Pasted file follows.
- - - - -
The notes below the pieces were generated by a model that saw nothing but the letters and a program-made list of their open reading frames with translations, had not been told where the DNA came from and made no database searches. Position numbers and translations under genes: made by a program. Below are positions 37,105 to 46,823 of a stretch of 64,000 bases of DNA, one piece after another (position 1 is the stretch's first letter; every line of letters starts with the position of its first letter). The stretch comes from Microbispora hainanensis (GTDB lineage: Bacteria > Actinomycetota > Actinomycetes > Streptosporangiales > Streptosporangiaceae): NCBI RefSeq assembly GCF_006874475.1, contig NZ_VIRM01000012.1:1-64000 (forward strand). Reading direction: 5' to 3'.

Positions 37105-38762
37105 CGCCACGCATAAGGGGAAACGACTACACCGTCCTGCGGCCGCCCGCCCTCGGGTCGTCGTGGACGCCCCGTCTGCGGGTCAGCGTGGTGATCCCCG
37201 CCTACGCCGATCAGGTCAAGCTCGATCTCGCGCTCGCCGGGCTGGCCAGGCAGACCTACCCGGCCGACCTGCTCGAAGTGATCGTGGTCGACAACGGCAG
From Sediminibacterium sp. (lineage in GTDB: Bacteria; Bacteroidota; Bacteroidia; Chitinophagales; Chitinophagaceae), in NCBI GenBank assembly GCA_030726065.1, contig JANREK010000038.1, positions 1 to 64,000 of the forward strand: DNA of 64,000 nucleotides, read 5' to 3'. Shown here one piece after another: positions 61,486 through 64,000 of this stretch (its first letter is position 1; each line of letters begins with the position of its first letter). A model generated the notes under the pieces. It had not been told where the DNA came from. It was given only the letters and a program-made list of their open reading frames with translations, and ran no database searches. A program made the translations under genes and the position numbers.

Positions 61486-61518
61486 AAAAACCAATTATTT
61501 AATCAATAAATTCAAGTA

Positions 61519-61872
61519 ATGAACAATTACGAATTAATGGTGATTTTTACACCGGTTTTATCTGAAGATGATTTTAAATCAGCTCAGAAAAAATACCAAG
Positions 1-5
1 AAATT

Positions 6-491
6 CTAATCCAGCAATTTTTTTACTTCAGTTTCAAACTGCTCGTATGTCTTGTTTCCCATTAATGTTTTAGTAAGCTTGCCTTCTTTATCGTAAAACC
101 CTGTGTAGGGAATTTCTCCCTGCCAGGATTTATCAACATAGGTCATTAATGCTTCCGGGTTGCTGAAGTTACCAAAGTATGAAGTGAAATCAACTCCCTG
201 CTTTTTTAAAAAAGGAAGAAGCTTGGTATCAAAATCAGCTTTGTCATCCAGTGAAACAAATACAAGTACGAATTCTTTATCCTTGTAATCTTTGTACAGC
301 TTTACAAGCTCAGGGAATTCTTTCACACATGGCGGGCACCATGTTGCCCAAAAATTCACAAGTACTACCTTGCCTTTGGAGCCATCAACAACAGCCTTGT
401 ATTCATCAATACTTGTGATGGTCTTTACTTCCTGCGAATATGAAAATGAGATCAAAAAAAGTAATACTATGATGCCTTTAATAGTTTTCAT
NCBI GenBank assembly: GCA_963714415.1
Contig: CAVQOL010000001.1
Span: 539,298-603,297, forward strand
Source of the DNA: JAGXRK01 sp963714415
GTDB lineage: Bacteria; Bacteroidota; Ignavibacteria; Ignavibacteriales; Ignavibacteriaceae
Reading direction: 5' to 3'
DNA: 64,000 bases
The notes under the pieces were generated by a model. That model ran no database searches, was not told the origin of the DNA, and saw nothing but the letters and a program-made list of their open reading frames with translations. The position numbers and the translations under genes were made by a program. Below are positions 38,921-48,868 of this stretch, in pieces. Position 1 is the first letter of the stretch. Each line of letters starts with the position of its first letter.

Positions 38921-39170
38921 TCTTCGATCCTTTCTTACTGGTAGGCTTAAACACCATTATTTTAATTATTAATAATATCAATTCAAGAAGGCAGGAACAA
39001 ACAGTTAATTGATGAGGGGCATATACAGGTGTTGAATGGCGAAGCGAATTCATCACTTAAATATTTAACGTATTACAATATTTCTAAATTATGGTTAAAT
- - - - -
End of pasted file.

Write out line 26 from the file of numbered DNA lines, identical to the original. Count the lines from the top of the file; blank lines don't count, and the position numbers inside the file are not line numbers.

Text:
The notes under the pieces were generated by a model. That model ran no database searches, was not told the origin of the DNA, and saw nothing but the letters and a program-made list of their open reading frames with translations. The position numbers and the translations under genes were made by a program. Below are positions 38,921-48,868 of this stretch, in pieces. Position 1 is the first letter of the stretch. Each line of letters starts with the position of its first letter.